A yoga teacher at my studio pulled a plant inside last week because the cold weather was killing it. She told me it might not survive inside either, though, in her words, why not try? I realized then that I don’t actually know how to save a dying plant, that really, nobody does. And so in the spirit of Ross Gay, I delight in my winter break, specifically finding the source of the problem within my essay. In the coming weeks, I hope to delight in finishing this essay. Though mostly, I hope to delight in the survival of that poor potted plant.
Ana Altchek, Staff Columnist
When I arrived home from finals week, I had big plans for winter break — Hanukkah in Paris and New Year’s in Munich, topped off with a trip to London before I started my next semester there.
Well, my break certainly felt like a movie, but not the one I had in mind. A few days before I was set to leave, the U.K. consulate informed me that my visa application to study abroad was rejected due to faulty fingerprints. So instead of reuniting with my family abroad, I spent 10 days in what felt like a re-enactment of “Home Alone” while my family wined and dined in Europe for the holidays. As someone who suffers from nyctophobia — a fear of darkness — staying home alone for an extended period of time felt much like a nightmare for me.
Much to my surprise though, my daily routine became rather enjoyable. I went to the gym every morning, took long baths, binge-watched the Netflix series “You” and “Dirty John” and spent my evenings with friends. While I definitely felt envious of my family as they toured the Eiffel Tower, lounged in cafes outside the Louvre and attended catered family parties, the peace and quiet of my home felt surprisingly relaxing and refreshing.
At the end of the 10 days, I was eager to pick up my family from the airport. I gave up my New Year’s Eve plans and drove to Newark Airport, only to crash my car. I then witnessed a shooting occur during the three hours I spent waiting at a major intersection for the cops to arrive.
This may seem like a rough start to the new year. But on the bright side, no one broke into my home, the U.K. approved my second visa application and I emerged unscathed from a car crash. So, all in all, this winter break felt like a success.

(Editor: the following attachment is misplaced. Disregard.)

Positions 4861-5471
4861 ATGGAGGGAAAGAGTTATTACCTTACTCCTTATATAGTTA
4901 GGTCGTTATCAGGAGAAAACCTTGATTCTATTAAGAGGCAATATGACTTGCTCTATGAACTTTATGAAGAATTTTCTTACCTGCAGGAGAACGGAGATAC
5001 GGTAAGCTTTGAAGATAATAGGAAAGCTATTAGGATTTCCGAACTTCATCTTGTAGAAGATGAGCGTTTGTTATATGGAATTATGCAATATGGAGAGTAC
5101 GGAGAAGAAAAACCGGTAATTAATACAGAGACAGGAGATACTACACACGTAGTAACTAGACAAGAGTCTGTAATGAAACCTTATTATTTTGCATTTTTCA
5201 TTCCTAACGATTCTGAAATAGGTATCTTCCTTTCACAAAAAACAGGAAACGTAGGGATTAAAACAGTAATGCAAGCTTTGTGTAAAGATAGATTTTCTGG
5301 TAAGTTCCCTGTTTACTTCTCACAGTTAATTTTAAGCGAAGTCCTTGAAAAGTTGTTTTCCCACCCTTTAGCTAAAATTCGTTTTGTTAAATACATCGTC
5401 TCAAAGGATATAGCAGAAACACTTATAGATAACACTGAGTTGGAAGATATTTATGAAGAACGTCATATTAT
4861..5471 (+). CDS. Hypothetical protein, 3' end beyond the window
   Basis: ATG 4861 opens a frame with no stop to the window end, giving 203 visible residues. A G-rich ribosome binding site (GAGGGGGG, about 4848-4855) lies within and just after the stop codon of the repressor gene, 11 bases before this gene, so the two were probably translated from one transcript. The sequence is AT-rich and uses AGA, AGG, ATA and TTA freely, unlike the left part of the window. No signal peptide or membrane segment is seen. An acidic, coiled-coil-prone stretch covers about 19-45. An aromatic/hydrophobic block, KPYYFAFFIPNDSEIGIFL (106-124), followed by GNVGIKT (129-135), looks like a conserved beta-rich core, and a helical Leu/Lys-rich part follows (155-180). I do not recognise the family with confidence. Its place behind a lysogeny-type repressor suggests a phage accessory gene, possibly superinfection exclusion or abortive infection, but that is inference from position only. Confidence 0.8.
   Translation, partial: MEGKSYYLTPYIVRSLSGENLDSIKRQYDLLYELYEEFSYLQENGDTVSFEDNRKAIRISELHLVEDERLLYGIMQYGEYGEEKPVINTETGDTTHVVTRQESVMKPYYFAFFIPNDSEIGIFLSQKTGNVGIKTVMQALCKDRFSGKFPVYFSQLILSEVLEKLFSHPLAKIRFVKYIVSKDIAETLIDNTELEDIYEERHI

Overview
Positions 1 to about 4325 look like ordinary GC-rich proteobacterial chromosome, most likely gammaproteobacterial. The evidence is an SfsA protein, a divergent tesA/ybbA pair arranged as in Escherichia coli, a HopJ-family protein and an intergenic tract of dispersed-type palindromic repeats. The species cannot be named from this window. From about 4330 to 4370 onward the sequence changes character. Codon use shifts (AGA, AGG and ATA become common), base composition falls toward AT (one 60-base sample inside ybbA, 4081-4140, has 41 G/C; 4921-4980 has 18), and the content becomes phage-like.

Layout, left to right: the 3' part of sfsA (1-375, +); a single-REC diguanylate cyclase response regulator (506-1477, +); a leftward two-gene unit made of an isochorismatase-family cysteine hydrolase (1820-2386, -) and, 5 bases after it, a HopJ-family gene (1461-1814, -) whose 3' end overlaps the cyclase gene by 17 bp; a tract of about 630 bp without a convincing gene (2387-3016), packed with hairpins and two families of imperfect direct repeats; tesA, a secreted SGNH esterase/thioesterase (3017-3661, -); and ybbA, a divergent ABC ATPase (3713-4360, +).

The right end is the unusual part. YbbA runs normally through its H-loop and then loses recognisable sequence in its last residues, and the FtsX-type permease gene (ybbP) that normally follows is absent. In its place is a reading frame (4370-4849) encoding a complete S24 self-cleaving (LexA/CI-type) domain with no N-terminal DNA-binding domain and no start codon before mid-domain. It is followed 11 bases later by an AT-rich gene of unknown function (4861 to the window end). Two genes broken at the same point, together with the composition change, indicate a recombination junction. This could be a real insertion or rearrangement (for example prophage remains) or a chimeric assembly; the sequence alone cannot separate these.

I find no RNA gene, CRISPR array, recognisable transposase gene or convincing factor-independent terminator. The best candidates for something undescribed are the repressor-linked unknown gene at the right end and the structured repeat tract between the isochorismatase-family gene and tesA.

Alex Dolinger, Staff Columnist
As the year draws to a close, I have been looking back on my greatest achievements, whether they be of the year, the decade or all time. I have a lot to be proud of, a lot of successes that are easy to celebrate. However, my greatest achievement of the year is something that is not so visible and doesn’t always feel worthy of celebration.
I have spent this winter break adjusting to an increased dose of lithium while I’m stuck in my family home, which is located in the northwest corner of the middle of nowhere. I am no longer able to drive, and my psychiatrist won’t answer my phone calls, so surely you can understand the stress that I am under.
But it isn’t so bad. My friends, the media and the world at large have led me to believe it would be excruciating. I watched “Silver Linings Playbook” with my family right before Christmas and was certain I would rather sink into the floor than watch another second of my disappointing future.
And yet, it isn’t bad. When I sit in my corner of the middle of nowhere, reflecting on this year and all that it has brought me, I realize that this is good. Finally I am taking care of myself, and now I can spend time on other things. I have always wanted to read more books, write more articles and maybe build a shelf. Now I can.